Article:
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This effect has been around for a long time, but if done with the proper patter and pinache, you'll fool your audience every time.
Begin with the four Aces on top of the deck. You can shuffle the deck before beginning the effect as long as you leave the Aces intact. Lay the deck on the table and ask the spectator to cut the deck into two fairly equal piles. Once done, ask him to cut these two piles again... leaving you with four piles on the table.
Keep track of the pile with the four Aces on top.
You will now ask the spectator to perform a series of simple moves. Have him pick up a pack by casually pointing to one other than the stack with the Aces. Ask him to take three cards off the top, put them on the bottom, and then deal a single card onto the top of each of the other stacks.
Repeat this a second time with a second stack, again not using the stack with the Aces. Three on the bottom and then one onto the top of each of the other stacks.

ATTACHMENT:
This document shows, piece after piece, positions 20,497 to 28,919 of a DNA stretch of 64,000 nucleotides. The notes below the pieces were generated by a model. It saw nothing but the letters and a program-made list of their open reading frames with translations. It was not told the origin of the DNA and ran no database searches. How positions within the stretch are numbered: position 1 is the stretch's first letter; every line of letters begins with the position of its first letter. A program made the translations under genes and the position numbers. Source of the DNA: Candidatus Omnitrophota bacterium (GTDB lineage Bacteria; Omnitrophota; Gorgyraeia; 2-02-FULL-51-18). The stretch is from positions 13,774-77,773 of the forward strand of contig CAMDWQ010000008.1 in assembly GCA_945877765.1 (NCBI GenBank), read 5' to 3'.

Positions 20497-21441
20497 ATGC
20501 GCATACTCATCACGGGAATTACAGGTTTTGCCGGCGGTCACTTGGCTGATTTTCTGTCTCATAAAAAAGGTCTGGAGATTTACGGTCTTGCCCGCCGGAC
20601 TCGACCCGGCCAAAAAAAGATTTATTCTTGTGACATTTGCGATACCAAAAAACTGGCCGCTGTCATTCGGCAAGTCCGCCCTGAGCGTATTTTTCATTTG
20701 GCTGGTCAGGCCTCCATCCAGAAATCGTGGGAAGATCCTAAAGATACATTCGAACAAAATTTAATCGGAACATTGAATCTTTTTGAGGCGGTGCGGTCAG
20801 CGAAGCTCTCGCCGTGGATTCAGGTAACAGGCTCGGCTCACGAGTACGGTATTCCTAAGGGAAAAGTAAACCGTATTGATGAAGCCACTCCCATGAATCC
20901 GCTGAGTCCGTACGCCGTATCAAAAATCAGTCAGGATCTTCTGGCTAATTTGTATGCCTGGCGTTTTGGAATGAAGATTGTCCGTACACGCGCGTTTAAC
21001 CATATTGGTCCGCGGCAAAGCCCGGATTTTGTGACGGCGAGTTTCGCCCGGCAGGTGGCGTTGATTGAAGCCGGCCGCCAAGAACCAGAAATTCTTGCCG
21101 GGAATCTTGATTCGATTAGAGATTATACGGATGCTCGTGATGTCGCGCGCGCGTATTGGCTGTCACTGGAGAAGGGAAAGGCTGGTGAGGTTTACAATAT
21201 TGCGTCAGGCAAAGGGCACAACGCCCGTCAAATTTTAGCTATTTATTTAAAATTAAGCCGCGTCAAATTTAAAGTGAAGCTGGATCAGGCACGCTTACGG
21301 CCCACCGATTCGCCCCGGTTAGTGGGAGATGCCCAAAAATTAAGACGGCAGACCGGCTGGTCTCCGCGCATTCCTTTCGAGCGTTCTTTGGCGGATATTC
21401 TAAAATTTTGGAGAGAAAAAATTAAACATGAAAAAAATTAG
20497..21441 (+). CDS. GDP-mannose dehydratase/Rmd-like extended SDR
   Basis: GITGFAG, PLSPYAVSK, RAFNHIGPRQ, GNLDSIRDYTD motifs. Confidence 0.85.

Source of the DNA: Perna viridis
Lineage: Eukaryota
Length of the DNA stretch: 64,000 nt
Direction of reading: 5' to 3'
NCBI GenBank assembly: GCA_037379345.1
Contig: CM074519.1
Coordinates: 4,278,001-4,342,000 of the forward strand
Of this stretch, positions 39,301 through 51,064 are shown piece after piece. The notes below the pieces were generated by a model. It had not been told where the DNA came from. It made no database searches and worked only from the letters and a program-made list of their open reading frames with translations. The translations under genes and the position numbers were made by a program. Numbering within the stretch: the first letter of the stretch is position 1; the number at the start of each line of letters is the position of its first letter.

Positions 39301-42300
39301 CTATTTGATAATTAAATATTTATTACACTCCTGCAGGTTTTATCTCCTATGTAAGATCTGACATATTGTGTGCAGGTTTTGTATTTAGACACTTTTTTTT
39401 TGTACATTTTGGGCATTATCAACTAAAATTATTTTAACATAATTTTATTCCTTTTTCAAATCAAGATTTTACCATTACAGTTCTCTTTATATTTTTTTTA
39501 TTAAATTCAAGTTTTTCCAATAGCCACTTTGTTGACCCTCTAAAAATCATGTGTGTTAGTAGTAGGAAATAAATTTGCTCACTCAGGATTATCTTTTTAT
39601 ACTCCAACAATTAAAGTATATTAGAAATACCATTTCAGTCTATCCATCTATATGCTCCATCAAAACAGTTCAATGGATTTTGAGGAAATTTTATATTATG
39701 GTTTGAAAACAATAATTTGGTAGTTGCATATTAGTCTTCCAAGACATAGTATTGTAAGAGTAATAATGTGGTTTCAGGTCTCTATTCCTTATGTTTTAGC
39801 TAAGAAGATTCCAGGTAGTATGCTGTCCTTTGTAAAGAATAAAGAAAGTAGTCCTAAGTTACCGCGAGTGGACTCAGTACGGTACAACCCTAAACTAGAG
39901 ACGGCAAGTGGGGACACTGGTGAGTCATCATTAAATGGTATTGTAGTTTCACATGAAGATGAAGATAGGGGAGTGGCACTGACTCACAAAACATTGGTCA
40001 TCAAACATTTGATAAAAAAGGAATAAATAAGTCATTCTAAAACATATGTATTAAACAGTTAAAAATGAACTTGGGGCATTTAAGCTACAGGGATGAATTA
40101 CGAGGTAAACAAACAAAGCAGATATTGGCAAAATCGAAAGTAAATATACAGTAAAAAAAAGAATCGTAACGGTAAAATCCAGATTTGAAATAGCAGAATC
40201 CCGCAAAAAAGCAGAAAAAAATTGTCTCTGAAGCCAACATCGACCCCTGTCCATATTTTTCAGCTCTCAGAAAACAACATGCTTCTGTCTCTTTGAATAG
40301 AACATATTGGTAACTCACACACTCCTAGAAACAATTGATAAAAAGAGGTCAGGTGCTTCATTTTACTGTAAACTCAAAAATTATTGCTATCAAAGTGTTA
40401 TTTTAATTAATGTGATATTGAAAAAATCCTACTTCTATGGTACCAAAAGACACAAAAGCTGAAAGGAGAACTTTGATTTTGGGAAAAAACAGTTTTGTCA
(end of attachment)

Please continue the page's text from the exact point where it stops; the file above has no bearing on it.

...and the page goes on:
Repeat a third time with the third stack, again leaving the stack with the Aces on the table. At this point, you're ready to allow the spectator to take the fourth stack, the one with the Aces on top, and repeat the same routine a fourth time. The stack in the spectators hand contains three indifferent cards on top, one from each of the other stacks, and then the four Aces. Once the spectator takes the top three cards and places them on bottom, he is ready to add one card to each of the other stacks. What card? one of the Aces, of course.
You are now ready to stop the effect and offer a quick review of the 'random' manner in which everything took place, including the fact that the spectator actually cut all the packs himself. Now it's time to reveal just how -Random- everything actually happened.
|Jennifer Mathes, Ph.D.|